Commercial aircraft are now being produced at rates in accordance with the new production plan announced in April 2020, in response to the COVID-19 situation. The current market situation has led to a slight adjustment in the A350 rate from 6 to 5 aircraft a month for now. On the A220, the Final Assembly Line (FAL) in Mirabel, Canada, is expected to progressively return to pre-COVID levels at rate 4 while the new FAL in Mobile, US, opened as planned in May. At the end of June, around 145 commercial aircraft could not be delivered due to COVID-19.

Airbus Helicopters’ EBIT Adjusted increased to € 152 million (H1 2019: € 125 million), reflecting a favourable mix, mainly in military, and higher services partially offset by the lower deliveries. The five-bladed H145 and H160 helicopters were recently certified by the European Union Aviation Safety Agency.

EBIT Adjusted at Airbus Defence and Space decreased to € 186 million (H1 2019: € 233 million), reflecting the COVID-19 impact, mainly in Space Systems, partly offset by cost reduction measures. The Division’s restructuring plan was updated to also reflect the impact of the coronavirus pandemic.

Three A400M transport aircraft were delivered in H1 2020. The certification of automatic low-level flight capability and simultaneous paratrooper dispatch were achieved in H1 2020, marking major milestones towards the aircraft’s full development. A400M retrofit activities are progressing in close alignment with customers.

Consolidated self-financed R&D expenses totalled € 1,396 million (H1 2019: € 1,423 million).

Consolidated EBIT (reported) was € -1,559 million (H1 2019: € 2,093 million), including Adjustments totalling a net € -614 million. These Adjustments comprised:

  • € -332 million related to A380 programme cost, of which € -299 million was in Q2;
  • € -165 million related to the dollar pre-delivery payment mismatch and balance sheet  valuation, of which € -31 million was in Q2;
  • € -117 million of other costs, including compliance, of which € -82 million was in Q2.

The consolidated reported loss per share of € -2.45 (H1 2019 earnings per share: € 1.54) includes the financial result of € -429 million (H1 2019: € -215 million). The financial result reflects a net € -212 million related to Dassault Aviation as well as the impairment of a loan to OneWeb, recorded in Q1 2020 for an amount of € -136 million. The consolidated net loss(2) was € -1,919 million (H1 2019 net income: € 1,197 million).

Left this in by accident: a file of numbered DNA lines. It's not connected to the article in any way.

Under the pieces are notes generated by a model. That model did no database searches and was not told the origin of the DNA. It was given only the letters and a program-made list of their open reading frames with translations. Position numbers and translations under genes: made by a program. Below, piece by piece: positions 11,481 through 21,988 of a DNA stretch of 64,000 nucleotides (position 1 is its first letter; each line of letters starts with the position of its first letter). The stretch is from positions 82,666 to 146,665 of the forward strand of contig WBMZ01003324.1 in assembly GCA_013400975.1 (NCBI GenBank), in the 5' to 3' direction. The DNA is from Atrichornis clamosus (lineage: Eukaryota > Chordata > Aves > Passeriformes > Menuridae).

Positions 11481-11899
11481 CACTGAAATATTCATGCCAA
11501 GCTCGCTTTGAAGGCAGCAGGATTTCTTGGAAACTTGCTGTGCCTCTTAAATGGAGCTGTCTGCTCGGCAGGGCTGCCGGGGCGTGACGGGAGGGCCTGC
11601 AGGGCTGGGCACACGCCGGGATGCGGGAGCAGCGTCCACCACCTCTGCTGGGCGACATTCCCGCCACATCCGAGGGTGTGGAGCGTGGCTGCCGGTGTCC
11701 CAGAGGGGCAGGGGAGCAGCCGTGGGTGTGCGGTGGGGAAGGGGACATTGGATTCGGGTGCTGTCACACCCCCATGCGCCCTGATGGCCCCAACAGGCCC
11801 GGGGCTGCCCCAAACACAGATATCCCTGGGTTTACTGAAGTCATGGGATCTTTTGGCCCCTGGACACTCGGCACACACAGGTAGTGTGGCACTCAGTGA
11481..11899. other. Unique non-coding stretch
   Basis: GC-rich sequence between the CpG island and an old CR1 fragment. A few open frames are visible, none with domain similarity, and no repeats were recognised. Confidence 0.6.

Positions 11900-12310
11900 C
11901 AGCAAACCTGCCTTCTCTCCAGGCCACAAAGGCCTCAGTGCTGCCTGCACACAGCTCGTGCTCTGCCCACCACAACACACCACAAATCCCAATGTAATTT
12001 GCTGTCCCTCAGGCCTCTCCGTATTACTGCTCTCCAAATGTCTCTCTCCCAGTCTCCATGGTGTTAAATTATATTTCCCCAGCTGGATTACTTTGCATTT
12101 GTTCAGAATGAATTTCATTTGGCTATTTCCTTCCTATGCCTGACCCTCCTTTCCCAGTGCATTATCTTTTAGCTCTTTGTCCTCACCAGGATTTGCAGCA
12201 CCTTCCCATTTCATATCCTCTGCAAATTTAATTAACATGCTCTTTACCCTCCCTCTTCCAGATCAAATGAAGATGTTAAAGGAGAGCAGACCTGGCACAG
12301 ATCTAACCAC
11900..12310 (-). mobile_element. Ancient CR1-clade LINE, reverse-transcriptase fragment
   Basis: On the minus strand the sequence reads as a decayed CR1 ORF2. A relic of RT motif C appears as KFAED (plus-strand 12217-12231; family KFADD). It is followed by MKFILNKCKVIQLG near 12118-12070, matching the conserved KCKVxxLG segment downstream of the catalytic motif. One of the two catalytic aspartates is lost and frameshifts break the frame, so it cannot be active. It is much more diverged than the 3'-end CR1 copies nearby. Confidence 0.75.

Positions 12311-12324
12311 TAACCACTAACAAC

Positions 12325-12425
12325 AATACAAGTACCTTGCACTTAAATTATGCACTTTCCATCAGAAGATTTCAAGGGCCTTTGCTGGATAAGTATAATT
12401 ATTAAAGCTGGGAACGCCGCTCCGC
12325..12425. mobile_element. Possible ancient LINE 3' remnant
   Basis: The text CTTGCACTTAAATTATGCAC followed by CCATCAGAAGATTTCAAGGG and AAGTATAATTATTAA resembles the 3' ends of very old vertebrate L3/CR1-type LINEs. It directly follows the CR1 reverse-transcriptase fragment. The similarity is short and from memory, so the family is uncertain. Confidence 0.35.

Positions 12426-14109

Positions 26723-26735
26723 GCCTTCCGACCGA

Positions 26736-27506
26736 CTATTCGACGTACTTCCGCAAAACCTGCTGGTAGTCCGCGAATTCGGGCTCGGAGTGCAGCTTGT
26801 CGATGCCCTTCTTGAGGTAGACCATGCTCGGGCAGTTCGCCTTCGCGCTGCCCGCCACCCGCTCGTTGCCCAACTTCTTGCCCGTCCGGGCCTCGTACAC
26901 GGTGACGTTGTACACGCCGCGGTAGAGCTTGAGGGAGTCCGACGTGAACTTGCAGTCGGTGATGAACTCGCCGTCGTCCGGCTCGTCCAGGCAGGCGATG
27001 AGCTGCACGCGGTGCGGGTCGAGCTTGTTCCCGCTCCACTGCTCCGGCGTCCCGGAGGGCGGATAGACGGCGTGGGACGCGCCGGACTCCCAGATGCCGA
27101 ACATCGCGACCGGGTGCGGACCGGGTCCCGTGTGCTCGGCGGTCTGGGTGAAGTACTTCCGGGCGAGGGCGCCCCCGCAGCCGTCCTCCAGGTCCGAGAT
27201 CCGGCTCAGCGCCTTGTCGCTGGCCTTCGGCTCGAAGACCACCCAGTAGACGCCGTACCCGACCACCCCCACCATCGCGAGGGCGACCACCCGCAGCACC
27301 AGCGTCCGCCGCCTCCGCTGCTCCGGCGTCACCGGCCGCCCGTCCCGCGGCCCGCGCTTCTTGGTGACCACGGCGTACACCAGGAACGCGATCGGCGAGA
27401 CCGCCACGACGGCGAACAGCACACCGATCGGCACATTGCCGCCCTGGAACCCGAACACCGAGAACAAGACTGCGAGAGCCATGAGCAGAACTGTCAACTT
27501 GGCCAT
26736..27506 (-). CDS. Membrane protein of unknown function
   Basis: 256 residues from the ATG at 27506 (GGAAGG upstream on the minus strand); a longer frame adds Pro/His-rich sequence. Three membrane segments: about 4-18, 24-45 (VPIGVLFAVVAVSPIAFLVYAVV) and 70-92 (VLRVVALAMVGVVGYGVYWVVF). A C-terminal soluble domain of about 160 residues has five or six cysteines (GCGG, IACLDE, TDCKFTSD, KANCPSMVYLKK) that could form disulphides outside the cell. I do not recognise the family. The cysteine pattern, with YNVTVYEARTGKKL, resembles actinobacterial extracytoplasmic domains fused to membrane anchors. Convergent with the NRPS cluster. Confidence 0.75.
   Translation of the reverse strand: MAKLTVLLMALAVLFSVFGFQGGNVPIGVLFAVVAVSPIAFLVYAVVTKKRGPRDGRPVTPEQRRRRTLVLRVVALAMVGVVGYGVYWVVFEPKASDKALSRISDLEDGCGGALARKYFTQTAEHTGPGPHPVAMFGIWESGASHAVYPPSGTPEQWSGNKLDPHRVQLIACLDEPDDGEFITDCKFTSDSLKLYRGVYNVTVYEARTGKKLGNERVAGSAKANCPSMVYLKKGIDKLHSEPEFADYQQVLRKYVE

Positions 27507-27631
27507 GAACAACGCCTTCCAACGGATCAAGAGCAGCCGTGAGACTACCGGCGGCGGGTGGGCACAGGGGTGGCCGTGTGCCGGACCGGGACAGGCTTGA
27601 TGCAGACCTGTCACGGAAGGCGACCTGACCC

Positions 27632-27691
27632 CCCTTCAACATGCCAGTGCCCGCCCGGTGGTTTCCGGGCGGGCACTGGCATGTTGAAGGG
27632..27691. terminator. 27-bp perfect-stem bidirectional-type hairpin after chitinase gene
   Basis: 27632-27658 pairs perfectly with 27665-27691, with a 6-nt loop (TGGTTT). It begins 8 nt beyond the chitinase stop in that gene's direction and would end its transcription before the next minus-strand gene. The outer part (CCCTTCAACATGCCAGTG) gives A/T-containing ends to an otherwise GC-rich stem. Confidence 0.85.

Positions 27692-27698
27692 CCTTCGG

Consolidated free cash flow before M&A and customer financing amounted to € -12,440 million (H1 2019: € -3,981 million) of which € -4.4 billion was in Q2. The corresponding figure for Q1 2020 excluding the penalty payments – related to January’s compliance settlement with the authorities – was also at € -4.4 billion, demonstrating that cash containment measures including the adjustment of incoming supply started to become effective. These measures partially compensated for the reduced cash inflow from the low number of commercial aircraft deliveries in Q2.

Capital expenditure in H1 was stable year-on-year at around € 0.9 billion with Full-Year 2020 capex still expected to be around € 1.9 billion.  Consolidated free cash flowwas € -12,876 million (H1 2019: € -4,116 million). The consolidated net debt position was € -586 million on 30 June 2020 (year-end 2019 net cash position: € 12.5 billion) with a gross cash position of € 17.5 billion (year-end 2019: € 22.7 billion).

The Company’s Full-Year 2020 guidance was withdrawn in March. The impact of COVID-19 on the business continues to be assessed and given the limited visibility, in particular with respect to the delivery situation, no new guidance is issued.

 

Key post-closing events
In the frame of COVID-19, discussions are progressing with social partners. A restructuring provision is expected to be recognised once the necessary conditions are fulfilled. The amount is expected to be between € 1.2 billion and  € 1.6 billion.

The UK Serious Fraud Office (SFO) has requisitioned GPT Special Project Management Ltd (GPT) to appear in court for prosecution on a single corruption-related charge. GPT is a UK company that operated in Saudi Arabia which was acquired by Airbus in 2007 and ceased operations in April 2020. The SFO’s investigation related to contractual arrangements originating prior to GPT’s acquisition and continuing thereafter. A resolution of GPT, whatever its form, will not affect the 31 January 2020 UK Deferred Prosecution Agreement and a value has been provisioned in the Airbus accounts(3).

On 24 July 2020, the Company announced it had agreed with the governments of France and Spain to make amendments to the A350 Repayable Launch Investment (RLI) contracts to end the long-standing World Trade Organisation (WTO) dispute and remove any justification for US tariffs. After 16 years of litigation at the WTO, this final step removes the last contentious point by amending the French and Spanish contracts to what the WTO considers the appropriate interest rate and risk assessment benchmarks(3).

 

Note to editors: Live Webcast of the Analyst Conference Call
At 08:15 CEST on 30 July 2020, you can listen to the H1 2020 Results Analyst Conference Call with Chief Executive Officer Guillaume Faury and Chief Financial Officer Dominik Asam via the Airbus website. The analyst call presentation can also be found on the company website. A recording will be made available in due course. For a reconciliation of Airbus’ KPIs to “reported IFRS” please refer to the analyst presentation.